Beneficiaries

The activities aim to protect and promote populations of indigenous honeybees and other insect pollinators, and thereby ensure crop pollination and food security, maintain biodiversity and improve the resilience of mountain communities to climate change.  Consequently, the whole of society is the ultimate target group for this initiative. However, at the planning and implementation level distinct groups of beneficiaries are addressed:

  • Government and non-governmental organisations and agencies will have improved capacities for the development and implementation of policies to maintain ecosystem services; and the development and management of land and agriculture, including apiculture.
  • Local, national and regional agencies and institutions involved in awareness building, research and education concerning the need to maintain populations of indigenous honeybees and other insect pollinators.
  • Local, national and regional agencies and institutions engaged in monitoring and providing advice concerning pesticide use that does least harm to insect pollinators.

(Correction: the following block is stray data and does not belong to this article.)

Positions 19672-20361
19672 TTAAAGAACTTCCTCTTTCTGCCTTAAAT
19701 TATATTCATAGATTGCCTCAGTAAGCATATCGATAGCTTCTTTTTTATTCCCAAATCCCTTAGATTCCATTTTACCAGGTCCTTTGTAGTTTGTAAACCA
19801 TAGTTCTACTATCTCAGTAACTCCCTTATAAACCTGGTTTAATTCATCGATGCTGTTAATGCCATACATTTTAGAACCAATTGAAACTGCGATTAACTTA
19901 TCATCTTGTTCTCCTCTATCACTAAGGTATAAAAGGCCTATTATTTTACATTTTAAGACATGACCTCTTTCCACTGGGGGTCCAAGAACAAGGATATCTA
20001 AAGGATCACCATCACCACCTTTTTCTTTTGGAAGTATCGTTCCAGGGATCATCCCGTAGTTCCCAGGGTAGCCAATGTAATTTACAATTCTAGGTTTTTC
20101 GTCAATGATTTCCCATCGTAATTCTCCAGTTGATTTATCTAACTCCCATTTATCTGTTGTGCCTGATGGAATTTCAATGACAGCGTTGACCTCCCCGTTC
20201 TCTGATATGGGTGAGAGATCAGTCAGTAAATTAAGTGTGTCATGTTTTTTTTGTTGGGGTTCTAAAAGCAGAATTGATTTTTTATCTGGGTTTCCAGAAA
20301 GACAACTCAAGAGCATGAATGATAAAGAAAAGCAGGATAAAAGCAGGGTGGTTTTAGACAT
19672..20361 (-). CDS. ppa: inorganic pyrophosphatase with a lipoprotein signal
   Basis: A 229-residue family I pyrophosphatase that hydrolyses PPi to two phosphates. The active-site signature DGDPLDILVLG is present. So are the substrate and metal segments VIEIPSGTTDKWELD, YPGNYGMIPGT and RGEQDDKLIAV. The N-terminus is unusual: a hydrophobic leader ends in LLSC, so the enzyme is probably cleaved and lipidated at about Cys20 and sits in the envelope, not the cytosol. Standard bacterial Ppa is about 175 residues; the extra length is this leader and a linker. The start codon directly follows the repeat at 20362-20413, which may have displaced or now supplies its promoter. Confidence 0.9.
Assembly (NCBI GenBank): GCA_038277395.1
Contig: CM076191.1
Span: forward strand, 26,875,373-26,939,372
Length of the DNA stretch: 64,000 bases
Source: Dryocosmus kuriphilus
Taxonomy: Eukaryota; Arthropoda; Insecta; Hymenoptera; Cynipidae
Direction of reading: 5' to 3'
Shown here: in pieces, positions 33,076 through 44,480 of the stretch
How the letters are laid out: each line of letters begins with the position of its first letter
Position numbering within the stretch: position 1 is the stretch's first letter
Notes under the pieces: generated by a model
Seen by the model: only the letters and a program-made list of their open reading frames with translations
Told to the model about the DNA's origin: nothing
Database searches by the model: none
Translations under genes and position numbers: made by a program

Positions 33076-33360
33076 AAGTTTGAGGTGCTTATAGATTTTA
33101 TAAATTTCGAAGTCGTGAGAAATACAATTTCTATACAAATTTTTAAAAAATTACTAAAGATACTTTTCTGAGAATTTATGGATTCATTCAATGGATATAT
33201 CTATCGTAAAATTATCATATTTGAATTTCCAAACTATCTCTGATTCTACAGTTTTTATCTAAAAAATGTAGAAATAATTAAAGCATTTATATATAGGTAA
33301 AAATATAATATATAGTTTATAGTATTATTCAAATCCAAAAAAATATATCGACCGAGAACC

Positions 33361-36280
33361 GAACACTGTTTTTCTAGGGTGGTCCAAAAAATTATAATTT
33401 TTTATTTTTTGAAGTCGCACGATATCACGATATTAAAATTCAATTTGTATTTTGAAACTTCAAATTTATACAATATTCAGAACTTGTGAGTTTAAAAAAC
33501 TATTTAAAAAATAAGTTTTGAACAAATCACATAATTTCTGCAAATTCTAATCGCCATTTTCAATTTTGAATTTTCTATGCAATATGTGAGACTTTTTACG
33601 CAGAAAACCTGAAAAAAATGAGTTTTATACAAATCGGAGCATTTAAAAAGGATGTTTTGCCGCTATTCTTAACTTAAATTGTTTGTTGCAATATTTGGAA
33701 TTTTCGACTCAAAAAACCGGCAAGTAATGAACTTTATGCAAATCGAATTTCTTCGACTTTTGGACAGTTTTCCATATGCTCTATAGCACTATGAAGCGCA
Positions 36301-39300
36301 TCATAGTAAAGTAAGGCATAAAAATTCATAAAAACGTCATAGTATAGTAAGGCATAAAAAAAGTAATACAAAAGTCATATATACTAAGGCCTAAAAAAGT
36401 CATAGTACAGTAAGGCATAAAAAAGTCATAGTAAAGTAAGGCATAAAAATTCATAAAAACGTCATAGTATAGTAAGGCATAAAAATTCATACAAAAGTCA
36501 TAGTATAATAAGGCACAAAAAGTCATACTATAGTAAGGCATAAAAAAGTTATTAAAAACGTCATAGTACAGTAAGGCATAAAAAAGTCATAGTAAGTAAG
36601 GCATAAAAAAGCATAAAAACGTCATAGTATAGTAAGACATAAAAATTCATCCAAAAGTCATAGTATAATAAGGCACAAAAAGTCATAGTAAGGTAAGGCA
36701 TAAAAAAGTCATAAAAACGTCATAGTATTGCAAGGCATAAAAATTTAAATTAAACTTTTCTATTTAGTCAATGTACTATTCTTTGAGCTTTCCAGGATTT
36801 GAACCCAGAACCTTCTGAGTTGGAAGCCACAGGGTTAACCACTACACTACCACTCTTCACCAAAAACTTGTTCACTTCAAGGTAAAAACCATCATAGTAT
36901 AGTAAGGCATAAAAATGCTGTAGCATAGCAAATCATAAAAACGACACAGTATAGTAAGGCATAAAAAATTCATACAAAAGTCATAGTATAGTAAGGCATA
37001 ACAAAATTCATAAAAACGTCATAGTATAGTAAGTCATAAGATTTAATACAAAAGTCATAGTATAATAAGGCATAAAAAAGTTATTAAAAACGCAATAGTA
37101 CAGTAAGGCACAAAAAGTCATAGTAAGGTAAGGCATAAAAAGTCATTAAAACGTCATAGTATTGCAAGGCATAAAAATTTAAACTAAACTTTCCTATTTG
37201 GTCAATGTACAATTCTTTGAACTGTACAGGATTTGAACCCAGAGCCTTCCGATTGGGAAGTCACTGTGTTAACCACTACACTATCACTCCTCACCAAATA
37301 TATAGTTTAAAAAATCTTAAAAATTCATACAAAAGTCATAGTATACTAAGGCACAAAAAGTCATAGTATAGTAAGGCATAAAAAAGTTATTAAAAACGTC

• Policy advisers and those with responsibility for beekeepers’ training in Asia.
  • Young people, including women, in rural and urban areas for whom beekeeping can make a significant difference to their lives by creating income from bees and their products.
  • Remote, rural people who have excellent resources and opportunity to practise sustainable beekeeping with indigenous bees - these people in many cases belong to the poorest strata of society, and are often the target groups of the organisations mentioned above.
  • Decision-makers and managers whose task is to implement activities for climate change mitigation and adaptation, and for ecosystem maintenance
  • Everyone involved in national, regional and global pollinator research, development, advocacy, and awareness raising efforts
  • The international pollinator and bee research community.
  • Stakeholders vulnerable to climate change and poverty.
  • The wider population who will benefit from sustained and restored biodiversity